Watchdog: Clinton Camp Infringed U.S. Election Laws

Hillary Clinton

A nonpartisan watchdog group filed a complaint with the Federal Election Commission to spur a federal probe of Hillary Clinton’s campaign. The Democratic candidate’s campaign fraudulently received millions of dollars worth of “research” services from an outside super-PAC, Correct the Record.

The Campaign Legal Center accused Trump’s camp of similar infringements. Reportedly, the Republican presidential candidate has also violated the U.S. laws that prohibit “coordination” with outside groups.

However, the findings on Clinton and the outside group which belongs to an avid Clinton backer, David Brock, is more likely to make the headlines. Ironically, Clinton often pushed for a finance reform.

In her speeches, she repeatedly pledged to “curb the influence of big money in American politics.” Plus, she vowed to overturn Citizens United, a SCOTUS decision that opened the floodgates to unlimited donations to U.S. politicians.

Correct the Record reportedly raised the money for this presidential campaign from hedge-fund managers, rich donors, and plaintiff’s attorneys. Larry Noble, who worked 13 years for the FEC as adviser, described the group as Clinton camp’s “parallel shadow.” Noble noted the group trains people for Clinton and conducts research for her.

Clinton camp deemed the recent complaint a “frivolous lawsuit.” Correct the Record criticized the legal action in a similar tone calling it “ridiculous.” The group pointed out that there was a similar complaint against it last year.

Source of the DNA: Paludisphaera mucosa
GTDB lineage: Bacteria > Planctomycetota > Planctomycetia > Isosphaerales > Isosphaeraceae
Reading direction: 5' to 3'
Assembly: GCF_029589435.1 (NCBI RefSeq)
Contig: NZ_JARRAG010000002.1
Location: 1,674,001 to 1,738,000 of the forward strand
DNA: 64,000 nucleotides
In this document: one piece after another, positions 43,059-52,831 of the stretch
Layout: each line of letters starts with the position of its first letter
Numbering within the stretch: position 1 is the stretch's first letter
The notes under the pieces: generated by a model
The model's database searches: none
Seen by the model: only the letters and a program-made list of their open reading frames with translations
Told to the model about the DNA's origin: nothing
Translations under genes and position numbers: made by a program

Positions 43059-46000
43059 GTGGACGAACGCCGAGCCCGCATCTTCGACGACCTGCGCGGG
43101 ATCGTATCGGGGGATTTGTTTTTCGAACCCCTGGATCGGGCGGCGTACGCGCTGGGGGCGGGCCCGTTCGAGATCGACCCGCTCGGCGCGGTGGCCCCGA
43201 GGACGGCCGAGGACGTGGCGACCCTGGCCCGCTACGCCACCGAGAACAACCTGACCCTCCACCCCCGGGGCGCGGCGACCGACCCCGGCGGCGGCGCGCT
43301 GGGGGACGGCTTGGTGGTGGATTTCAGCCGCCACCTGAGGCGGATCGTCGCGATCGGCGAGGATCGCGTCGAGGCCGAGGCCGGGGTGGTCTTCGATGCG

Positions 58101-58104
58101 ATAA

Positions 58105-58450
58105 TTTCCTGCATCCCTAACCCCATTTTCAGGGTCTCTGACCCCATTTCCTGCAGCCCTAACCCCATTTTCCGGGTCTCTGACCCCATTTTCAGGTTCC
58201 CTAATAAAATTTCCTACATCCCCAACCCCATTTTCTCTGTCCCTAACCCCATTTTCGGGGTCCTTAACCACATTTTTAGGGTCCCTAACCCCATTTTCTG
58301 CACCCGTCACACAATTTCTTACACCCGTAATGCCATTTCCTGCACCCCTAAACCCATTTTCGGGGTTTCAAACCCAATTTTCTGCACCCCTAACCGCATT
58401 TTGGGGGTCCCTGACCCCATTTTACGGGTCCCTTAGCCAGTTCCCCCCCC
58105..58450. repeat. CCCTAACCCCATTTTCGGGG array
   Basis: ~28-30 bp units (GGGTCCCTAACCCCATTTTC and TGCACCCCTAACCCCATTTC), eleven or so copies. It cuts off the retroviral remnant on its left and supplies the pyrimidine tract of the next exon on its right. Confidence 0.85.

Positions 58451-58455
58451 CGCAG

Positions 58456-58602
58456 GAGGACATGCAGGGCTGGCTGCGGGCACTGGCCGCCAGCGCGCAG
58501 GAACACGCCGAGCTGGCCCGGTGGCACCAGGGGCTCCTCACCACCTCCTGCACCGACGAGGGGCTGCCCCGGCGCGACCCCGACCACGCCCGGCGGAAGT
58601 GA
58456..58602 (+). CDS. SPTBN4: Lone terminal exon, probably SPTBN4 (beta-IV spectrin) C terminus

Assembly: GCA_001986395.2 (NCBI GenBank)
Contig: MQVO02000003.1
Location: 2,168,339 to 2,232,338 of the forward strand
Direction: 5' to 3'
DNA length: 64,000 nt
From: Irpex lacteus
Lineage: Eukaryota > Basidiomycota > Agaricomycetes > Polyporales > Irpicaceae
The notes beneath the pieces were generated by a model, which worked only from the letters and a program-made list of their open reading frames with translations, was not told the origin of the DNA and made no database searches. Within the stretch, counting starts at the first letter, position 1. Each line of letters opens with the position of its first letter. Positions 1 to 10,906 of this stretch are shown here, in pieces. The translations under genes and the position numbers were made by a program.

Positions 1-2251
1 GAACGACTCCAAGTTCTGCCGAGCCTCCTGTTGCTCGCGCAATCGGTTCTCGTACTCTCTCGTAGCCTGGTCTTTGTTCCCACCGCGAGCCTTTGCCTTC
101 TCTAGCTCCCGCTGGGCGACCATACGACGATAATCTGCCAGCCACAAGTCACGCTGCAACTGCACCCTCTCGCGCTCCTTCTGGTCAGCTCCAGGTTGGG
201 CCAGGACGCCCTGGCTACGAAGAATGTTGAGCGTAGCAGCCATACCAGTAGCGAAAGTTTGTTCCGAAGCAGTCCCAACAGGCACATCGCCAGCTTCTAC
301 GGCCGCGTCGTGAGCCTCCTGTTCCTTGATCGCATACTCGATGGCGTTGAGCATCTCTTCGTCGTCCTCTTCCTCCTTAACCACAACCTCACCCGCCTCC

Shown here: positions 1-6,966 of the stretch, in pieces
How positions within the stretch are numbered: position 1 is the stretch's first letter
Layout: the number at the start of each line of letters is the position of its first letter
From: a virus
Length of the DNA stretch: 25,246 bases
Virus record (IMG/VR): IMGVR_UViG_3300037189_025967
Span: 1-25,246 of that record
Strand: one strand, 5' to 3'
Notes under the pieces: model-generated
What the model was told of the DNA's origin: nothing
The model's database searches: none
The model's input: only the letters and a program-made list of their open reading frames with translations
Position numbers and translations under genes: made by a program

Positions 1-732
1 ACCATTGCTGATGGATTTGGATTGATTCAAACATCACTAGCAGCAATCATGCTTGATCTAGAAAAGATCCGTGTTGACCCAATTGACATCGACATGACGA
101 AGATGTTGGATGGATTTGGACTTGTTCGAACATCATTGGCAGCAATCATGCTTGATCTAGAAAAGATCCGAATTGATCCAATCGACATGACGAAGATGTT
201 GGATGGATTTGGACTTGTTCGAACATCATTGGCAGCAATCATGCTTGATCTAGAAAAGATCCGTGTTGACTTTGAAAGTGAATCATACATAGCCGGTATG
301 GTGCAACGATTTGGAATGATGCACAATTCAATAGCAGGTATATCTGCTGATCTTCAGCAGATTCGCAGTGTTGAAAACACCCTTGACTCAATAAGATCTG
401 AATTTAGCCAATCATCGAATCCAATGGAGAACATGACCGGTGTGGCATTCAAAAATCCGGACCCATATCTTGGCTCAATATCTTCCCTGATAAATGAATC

A spokesperson for the group said the super-PAC’s coordination activities with Clinton’s camp were perfectly legal. The group explained they have done communications with Clinton staffers exclusively through the Internet. And these types of communications are not illegal under the U.S. campaign finance rules.

Unlike other super-PACs, the group doesn’t campaign for Clinton in traditional ways i.e. by performing attacks on her political opponents on television. Instead, it leads its anti-Trump campaigns online. For instance, it has sponsored a tabloid cover showing the Republican candidate and Russia president Vladimir Putin have a “bromance.”

The Allegations

The Campaign Legal Center, however, claims that the super-PAC did not restrict its activities to sponsored Internet trolling. The watchdog says Correct the Record has hired a polling firm just to proclaim Clinton the winner in a Sanders debate. It also used trackers to record political adversaries in the Democratic primaries.

Additionally, it hired 30 persons to help Clinton answer sensitive questions on the Benghazi issue during a congressional hearing; poured more than $390,000 in Clinton surrogates’ training on media matters; pledged to spend $1 million to hire people that can confront social media users with anti-Clinton views; and cashed in $275,000 from Clinton last year for the so-called opposition research.

The Campaign Legal Center bases its allegations on campaign fillings and media reports.

In addition, the super-PAC received generous donations which exceeded the $2,700 limit under the federal law. Priorities USA Action made a $1 million donation and a Wall Street hedge fund’s research arm, Renaissance Technologies, donated $500,000.

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